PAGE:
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“ An act to amend an act, entitled, • An act to provide for as. sessing and collecting county revenue.'”

" Resolution concerning the settlement of the accounts of the late acting commissioner.”

The following message was received from the Council by their secretary :

“Mr. Speaker-The Council have appointed Messrs. Vine. yard and Martin a committee on their part, to act in conjunction with a similar committee to be appointed by this House, to wait upon His Excellency the Governor, and to ask him if he has any further business to lay before the Legislative Assembly.” And then he withdrew.

On motion of Mr. Sholes, Ordered, That a committee of two be appointed on the part of this House, to act in conjunction with the committee appointed on the part of the Council, to wait upon His Excellancy the Gover. nor, and to ask him if he has any further business to lay before the Legislative Assembly at its present session.

The Speaker appointed Messrs. Sholes and Dewey the said committee on the part of this House.

Mr. Longstreet, from the joint committee on enrolment, reported that the following bills were presented to the Governor, for his approval, on this day, viz:

“ An act to provide for the compensation of the officers of the Legislative Assembly, and for other purposes."

“ An act concerning the duties of clerks of the boards of coun. ty commissioners."

A message was received from the Governor notifying the House that he had, on this day, examined and approved the following, viz: .

- An act concerning the duties of clerks of the boards of coun. ty commissioners.” And, .

“ An act to provide for the compensation of the officers of the Legislative Assembly, and for other purposes."

Mr. Sholes, from the committee appointed to wait upon is Excellency the Governor, &c., reported that the committee had performed the duty assigned to them, and His Excellency inform.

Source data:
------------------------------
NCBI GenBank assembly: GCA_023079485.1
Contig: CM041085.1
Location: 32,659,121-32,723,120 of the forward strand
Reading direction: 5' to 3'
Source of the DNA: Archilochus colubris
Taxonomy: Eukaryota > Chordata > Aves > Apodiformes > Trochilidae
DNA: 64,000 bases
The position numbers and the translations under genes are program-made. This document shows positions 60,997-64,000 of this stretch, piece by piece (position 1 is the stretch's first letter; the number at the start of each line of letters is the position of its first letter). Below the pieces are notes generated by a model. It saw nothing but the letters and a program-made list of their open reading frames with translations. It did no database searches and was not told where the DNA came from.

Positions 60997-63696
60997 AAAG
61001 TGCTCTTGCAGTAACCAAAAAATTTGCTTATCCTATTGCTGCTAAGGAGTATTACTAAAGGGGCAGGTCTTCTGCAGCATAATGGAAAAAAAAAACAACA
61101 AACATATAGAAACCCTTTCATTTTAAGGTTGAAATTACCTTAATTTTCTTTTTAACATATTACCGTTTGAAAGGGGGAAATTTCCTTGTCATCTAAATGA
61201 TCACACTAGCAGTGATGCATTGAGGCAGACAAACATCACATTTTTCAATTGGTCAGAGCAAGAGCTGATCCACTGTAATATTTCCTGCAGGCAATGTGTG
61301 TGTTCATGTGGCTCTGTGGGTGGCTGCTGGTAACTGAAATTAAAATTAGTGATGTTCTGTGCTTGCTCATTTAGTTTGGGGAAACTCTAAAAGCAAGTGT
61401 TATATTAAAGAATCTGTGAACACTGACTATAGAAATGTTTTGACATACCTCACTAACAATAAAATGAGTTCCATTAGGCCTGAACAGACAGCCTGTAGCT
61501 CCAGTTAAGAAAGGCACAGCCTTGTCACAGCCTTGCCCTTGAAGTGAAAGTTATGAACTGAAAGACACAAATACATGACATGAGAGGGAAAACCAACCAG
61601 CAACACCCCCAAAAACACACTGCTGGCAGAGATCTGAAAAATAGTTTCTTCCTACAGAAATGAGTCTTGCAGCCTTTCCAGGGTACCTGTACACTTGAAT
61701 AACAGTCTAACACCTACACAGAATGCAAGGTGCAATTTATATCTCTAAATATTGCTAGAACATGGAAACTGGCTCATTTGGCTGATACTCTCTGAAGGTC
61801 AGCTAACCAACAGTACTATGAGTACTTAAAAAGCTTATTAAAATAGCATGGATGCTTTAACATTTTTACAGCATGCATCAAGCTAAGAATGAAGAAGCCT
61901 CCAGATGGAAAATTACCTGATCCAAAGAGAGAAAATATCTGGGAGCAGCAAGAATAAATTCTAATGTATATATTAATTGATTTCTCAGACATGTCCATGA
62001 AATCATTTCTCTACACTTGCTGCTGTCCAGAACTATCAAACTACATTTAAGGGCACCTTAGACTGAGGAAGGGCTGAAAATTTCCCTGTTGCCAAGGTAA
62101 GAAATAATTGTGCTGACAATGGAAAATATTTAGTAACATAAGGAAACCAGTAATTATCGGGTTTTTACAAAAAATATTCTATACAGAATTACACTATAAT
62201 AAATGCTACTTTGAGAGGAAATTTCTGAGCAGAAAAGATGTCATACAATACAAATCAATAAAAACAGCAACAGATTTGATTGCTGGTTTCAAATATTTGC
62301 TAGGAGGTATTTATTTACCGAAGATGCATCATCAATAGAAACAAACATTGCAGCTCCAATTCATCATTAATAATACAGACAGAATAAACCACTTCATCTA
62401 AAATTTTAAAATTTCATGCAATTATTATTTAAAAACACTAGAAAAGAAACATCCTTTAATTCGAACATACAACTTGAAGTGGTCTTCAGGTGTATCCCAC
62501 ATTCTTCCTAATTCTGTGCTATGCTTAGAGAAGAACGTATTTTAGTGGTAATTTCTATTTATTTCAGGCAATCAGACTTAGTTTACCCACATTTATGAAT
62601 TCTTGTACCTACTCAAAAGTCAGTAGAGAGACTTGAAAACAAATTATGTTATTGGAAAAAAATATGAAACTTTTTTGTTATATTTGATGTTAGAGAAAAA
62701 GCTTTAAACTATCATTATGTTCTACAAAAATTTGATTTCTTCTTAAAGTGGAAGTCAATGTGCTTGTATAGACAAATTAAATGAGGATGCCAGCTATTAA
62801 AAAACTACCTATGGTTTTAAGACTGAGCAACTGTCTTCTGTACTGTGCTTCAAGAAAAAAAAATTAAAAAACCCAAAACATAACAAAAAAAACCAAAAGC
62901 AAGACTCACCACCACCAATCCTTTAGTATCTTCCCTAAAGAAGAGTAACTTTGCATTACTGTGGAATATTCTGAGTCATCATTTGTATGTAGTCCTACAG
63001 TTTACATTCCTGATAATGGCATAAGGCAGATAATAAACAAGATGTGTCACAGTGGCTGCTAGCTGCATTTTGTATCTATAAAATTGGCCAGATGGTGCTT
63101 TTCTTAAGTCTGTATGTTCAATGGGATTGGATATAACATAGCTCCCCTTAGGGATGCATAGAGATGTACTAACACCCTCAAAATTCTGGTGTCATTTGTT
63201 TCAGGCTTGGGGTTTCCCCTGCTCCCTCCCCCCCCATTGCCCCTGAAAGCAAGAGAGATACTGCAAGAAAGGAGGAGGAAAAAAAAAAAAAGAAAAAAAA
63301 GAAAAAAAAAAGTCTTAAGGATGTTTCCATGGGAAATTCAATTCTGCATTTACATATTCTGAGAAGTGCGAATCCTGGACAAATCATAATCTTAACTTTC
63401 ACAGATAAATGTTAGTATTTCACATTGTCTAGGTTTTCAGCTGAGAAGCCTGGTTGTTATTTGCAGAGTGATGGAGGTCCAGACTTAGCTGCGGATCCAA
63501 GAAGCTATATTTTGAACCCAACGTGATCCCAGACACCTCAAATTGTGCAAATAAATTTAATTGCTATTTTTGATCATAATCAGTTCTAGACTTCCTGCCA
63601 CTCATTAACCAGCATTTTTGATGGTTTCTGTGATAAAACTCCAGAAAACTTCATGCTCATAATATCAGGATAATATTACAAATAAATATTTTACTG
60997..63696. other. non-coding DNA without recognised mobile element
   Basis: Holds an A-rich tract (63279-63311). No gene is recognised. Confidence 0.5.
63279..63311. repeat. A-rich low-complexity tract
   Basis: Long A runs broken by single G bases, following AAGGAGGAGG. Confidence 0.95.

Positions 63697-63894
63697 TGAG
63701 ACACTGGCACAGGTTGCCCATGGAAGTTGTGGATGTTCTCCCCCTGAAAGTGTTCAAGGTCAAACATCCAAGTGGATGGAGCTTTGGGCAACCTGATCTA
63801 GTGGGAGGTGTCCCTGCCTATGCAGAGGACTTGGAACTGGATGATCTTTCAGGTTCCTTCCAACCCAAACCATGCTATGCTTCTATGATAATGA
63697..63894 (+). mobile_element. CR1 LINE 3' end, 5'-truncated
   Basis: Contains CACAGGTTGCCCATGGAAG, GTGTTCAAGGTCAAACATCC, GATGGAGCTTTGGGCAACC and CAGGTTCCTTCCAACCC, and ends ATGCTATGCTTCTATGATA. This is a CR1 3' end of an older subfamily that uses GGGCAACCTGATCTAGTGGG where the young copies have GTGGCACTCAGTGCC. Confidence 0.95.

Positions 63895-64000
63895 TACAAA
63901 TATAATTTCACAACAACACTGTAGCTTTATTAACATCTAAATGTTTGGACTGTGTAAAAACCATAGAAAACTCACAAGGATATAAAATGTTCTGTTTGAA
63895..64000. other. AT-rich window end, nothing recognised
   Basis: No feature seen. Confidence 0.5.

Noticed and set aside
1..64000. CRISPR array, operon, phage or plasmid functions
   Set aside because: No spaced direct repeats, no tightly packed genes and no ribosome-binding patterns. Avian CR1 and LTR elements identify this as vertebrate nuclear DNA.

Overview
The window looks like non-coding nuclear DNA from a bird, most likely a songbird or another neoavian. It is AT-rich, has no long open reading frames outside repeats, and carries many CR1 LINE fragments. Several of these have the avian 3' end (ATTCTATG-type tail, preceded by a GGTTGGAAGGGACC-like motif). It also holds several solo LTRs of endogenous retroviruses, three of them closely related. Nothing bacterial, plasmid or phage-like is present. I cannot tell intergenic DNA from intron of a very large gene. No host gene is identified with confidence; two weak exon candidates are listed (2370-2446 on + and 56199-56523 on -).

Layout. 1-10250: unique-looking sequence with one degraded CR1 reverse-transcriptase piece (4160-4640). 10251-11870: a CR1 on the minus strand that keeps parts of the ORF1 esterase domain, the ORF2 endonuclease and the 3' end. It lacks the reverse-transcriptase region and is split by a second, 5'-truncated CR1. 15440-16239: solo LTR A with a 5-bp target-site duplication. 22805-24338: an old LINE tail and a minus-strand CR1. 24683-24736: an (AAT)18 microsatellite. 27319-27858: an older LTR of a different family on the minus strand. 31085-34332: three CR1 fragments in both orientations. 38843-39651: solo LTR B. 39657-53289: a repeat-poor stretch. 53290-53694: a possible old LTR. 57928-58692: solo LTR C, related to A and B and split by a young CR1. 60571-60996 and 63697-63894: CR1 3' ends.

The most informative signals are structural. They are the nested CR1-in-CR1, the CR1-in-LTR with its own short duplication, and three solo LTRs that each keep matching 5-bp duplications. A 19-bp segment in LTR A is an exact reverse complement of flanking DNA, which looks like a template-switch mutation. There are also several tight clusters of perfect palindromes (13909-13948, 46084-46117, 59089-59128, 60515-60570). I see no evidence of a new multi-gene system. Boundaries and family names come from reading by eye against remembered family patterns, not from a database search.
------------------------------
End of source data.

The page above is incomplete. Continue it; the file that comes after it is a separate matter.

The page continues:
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ed them that he had no further business, to lay before the two

On motion of Mr. Street,
Ordered, That a committee of two be appointed to inform the
Council that this House has no further business before it, and is
now ready to adjourn.

The Speaker appointed Messrs. Street and Childs said com. mittee.

Messrs. Brigham and Maxwell, a committee from the Council, appointed for that purpose, were introduced and informed the House that the Council had no further business before them, aud, were now ready to adjourn. And then they withdrew,

On motion of Mr. Sholes,
Resolved, That the chief clerk procure a list of the titles of .
acts, memorials and resolutions which originated in this House,
to be printed, and that he be required to transmit one copy to
each member.

On motion of Mr. Cruson,
The following resolution was adopted :

Resolved, That the thanks of this House are hereby tendered to the Hon. Edward V. Whiton, for the very able and satisfactory manner in which he has performed the duties of presiding officer during the present session.

The Speaker then addressed the House as follows :Gentlemen of the House of Representatives :

For the very flattering manner in which you have alluded to my services as your presiding officer, in the resolution you have just adopted, I beg of you to accept my most grateful acknowl. edgments.